SUMMARY OF AN EMBODIMENT

An embodiment of the invention is a cluster depth charge (CDC). A cluster depth charge is made up of a plurality of relatively small weapons that are deployed into water in which a target resides. The payloads of the CDC include simple explosives, shaped charges that may attach onto the target, and projectiles. The CDCs may be deployed off a surface vessel, dropped from an aircraft, and/or fired with a rocket propelled projectile. The CDCs may be deployed to form a cluster field by deploying them one at a time, several at a time, all at once, and/or all at once in a housing which later disintegrates to release the CDCs and form the cluster field. In an embodiment, the CDCs have intelligent sensor, seeking, and guidance systems that cause each CDC to gravitate towards the target. In one embodiment, the CDC attaches to the target and then detonates. In another embodiment, the CDC orients itself in proximity to the CDC and fires a projectile at the target.

It is an object of an embodiment of the invention to improve upon implements and methods to counter attack submarines and other underwater targets.

BRIEF DESCRIPTION OF THE DRAWINGS

FIG. 1 illustrates an embodiment of a cluster depth charge of the invention.

FIG. 1 a illustrates an embodiment of a shaped charge weapons payload that may be used in connection with an embodiment of the invention.

FIG. 2 illustrates another embodiment of a cluster depth charge of the invention.

FIG. 3 illustrates a lifting body that can be used in connection with an embodiment of a cluster depth charge of the invention.

DETAILED DESCRIPTION OF AN EMBODIMENT

An embodiment of the invention is illustrated in FIG. 1. Specifically, FIG. 1 illustrates a shaped charge weapons payload 100. The payload 100 has an outer housing 110. Within the housing 110 is a buoyancy control section 115, a tracking and homing system 120, sensor(s) 125, and magnet(s) 130. Also within the housing 10 is a shaped explosive charge 135, and a detonator 140. The shaped explosive charge 135 is supported by a cone shaped support 145. See FIG. 1 a. When a plurality of payloads 100 are deployed in a body of water, they may be referred to as cluster depth charges (CDCs).

In the embodiment of the invention of FIGS. 1 and 1 a, a CDC could attach to a submarine hull via the use of the magnet(s) 130. In another embodiment, one or more of the CDCs propel a jet of molten metal through the hulls of the submarine. Such a hole need not be extensive for the CDCs to be effective against the submarine. Indeed, even a hole that is less than an inch in diameter could result in fatal consequences for a submarine that is at a depth of 100 meters.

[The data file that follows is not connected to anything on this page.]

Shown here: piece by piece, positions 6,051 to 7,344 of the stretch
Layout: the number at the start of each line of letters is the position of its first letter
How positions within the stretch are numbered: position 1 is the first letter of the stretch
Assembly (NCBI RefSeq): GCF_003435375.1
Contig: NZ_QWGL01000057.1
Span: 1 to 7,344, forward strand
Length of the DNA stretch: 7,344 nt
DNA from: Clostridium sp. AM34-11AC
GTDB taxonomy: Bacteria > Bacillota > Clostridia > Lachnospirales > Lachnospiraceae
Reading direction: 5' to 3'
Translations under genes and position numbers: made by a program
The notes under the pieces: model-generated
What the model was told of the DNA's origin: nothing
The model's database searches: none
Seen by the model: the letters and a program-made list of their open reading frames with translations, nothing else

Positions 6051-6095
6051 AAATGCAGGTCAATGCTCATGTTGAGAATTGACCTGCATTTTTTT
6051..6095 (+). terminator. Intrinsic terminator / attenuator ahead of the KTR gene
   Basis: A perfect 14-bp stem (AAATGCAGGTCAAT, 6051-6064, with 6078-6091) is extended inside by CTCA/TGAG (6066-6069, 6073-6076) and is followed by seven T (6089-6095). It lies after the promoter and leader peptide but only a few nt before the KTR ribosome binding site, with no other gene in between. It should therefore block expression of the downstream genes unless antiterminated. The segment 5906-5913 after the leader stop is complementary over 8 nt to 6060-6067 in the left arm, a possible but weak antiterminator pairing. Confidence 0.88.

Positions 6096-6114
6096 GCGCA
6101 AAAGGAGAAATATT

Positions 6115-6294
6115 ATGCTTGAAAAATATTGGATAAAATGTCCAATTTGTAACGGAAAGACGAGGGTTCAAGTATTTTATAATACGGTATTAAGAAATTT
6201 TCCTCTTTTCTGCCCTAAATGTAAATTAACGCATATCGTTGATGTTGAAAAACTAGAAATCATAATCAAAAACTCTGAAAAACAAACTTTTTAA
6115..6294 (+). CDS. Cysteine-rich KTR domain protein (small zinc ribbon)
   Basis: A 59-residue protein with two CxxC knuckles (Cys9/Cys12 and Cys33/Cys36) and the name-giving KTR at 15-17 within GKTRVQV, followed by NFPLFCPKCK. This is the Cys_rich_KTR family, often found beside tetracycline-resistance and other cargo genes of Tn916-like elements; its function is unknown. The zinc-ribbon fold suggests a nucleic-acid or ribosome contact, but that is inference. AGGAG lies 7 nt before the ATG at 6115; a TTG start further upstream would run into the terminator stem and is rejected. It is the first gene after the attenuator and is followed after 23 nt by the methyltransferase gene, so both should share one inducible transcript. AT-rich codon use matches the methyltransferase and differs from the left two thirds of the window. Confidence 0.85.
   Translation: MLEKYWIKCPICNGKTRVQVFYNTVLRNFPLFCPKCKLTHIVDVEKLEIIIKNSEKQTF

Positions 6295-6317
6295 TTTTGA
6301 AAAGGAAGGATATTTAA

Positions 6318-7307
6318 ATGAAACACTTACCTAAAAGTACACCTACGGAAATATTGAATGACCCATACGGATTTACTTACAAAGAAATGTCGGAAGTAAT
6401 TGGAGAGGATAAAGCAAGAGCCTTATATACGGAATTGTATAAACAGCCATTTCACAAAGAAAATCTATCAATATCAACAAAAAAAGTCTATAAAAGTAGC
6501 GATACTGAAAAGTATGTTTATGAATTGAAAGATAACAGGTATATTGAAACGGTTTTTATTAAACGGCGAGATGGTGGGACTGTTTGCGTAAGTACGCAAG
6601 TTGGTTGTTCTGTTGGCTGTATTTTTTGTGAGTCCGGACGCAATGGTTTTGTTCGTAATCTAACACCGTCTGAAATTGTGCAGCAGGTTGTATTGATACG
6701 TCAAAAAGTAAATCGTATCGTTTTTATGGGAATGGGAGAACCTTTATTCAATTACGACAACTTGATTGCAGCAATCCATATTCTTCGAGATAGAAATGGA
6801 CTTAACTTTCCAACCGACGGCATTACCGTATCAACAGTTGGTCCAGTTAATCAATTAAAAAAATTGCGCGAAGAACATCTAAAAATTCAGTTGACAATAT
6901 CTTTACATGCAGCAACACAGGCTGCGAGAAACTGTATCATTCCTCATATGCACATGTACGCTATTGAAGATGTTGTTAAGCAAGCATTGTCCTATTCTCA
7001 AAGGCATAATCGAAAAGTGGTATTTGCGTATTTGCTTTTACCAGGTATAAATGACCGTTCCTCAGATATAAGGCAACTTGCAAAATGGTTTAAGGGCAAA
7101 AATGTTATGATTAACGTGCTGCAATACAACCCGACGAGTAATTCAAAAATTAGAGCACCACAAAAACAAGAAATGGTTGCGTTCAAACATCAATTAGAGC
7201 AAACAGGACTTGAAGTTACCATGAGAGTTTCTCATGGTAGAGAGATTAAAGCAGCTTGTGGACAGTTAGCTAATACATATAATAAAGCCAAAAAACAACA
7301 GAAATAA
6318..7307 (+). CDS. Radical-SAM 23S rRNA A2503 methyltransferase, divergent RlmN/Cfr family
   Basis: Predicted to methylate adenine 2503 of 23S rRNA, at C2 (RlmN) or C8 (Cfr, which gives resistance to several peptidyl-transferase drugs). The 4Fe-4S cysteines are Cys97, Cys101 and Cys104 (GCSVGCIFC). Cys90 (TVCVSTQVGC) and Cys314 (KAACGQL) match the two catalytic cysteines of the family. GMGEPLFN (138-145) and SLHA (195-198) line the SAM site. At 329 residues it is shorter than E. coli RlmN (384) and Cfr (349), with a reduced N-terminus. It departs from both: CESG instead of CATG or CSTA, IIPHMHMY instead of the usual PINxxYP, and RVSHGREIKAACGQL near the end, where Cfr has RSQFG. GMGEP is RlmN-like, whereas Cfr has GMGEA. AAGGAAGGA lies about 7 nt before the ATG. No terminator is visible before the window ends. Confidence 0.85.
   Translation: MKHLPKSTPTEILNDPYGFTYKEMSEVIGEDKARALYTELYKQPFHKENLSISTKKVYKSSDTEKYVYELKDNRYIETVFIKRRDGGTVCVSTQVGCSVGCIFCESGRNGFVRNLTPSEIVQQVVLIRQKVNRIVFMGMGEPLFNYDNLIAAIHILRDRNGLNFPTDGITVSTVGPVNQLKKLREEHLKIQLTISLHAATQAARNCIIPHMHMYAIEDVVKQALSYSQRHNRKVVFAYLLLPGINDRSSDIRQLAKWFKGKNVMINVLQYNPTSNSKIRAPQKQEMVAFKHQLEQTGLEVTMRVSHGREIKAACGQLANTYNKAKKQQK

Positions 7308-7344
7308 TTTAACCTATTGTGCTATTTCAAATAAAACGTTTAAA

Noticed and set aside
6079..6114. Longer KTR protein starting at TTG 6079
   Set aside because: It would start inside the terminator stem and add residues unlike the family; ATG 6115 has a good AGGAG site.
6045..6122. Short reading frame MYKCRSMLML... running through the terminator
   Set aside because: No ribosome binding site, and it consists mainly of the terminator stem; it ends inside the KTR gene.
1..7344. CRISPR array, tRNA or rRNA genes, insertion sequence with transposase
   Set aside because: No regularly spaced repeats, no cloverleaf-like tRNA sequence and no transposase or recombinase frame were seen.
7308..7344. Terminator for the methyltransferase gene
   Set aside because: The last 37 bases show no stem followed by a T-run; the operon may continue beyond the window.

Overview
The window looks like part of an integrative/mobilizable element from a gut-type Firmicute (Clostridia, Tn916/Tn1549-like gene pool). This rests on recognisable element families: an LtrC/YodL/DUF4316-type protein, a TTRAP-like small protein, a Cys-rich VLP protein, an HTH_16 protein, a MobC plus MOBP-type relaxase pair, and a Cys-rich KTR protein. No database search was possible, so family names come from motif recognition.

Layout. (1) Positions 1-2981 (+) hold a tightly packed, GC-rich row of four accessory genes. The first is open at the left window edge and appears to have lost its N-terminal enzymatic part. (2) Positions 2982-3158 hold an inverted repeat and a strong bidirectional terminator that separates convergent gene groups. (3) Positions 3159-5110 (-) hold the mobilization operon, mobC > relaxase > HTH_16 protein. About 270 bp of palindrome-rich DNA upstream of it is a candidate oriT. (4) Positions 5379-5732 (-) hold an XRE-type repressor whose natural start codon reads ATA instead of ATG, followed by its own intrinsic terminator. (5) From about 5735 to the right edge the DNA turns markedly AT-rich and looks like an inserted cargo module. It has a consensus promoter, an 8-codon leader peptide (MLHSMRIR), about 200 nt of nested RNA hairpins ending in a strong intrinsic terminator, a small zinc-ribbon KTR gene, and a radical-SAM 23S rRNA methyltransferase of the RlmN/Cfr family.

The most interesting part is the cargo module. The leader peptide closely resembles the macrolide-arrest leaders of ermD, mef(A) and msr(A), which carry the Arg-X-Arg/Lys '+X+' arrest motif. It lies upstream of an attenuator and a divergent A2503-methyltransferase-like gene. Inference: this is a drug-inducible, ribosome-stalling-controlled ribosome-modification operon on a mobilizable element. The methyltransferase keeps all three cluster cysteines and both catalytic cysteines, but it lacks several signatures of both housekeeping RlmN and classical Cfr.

Another embodiment of the invention is illustrated in FIG. 2. FIG. 2 illustrates a super-cavitating projectile (also referred to as cavitating projectiles or simply projectiles) payload 200. In an embodiment, the projectile payload 200 may be deployed in a cluster fashion like the shaped charge weapons payload 100. The projectile payload 200 has a body 210 within which are sensors, guidance systems, and buoyancy sections. The intelligent guidance algorithms of these sensors, guidance systems, and buoyancy sections permit the projectile payload 200 to acquire a contact, estimate the closest point of approach (CPA), and plot an intercept course. The projectile payload 200, as well as the shaped CDCs, also have intelligent systems to manage trigger modes and attack profiles and well as to control the buoyancy and maneuvering systems. In this and other embodiments, the CDC may trigger on contact with a target. Additionally, in this and other embodiments, the projectile payload 200 and the shaped CDCs may be programmed to trigger on a particular course, at a particular speed, and/or at a particular depth, depth range, or change in depth. Attached to the body 210 is a gun barrel 220. Control (or guidance) surfaces 230 are attached to both the body 210 and the gun barrel 220. Magnetic attachment fixtures 240 are connected to the body 210, and when deployed as shown in FIG. 2, extend out from the body 210 via extensible rods 250.

In an embodiment, a CDC may contain a number of weapons payloads 100 and/or projectiles 200. When deployed, if the CDC successfully attaches to a submarine's hull, then the cavitating projectile could fire at the hull, thereby blowing a hole through the hull. If attachment failed, a CDC having projectiles could fire the projectiles at the submarine in rapid succession as the submarine passes the closest point of approach. Such an embodiment extends the coverage and lethality of the CDCs since contact with or attachment to the submarine or target is not essential. In a particular embodiment, one or more cavitating projectiles 200 are contained within a form of a hydrodynamic glider 300 with a bulbous sensor section 310 and stubby winglets 320. See FIG. 3.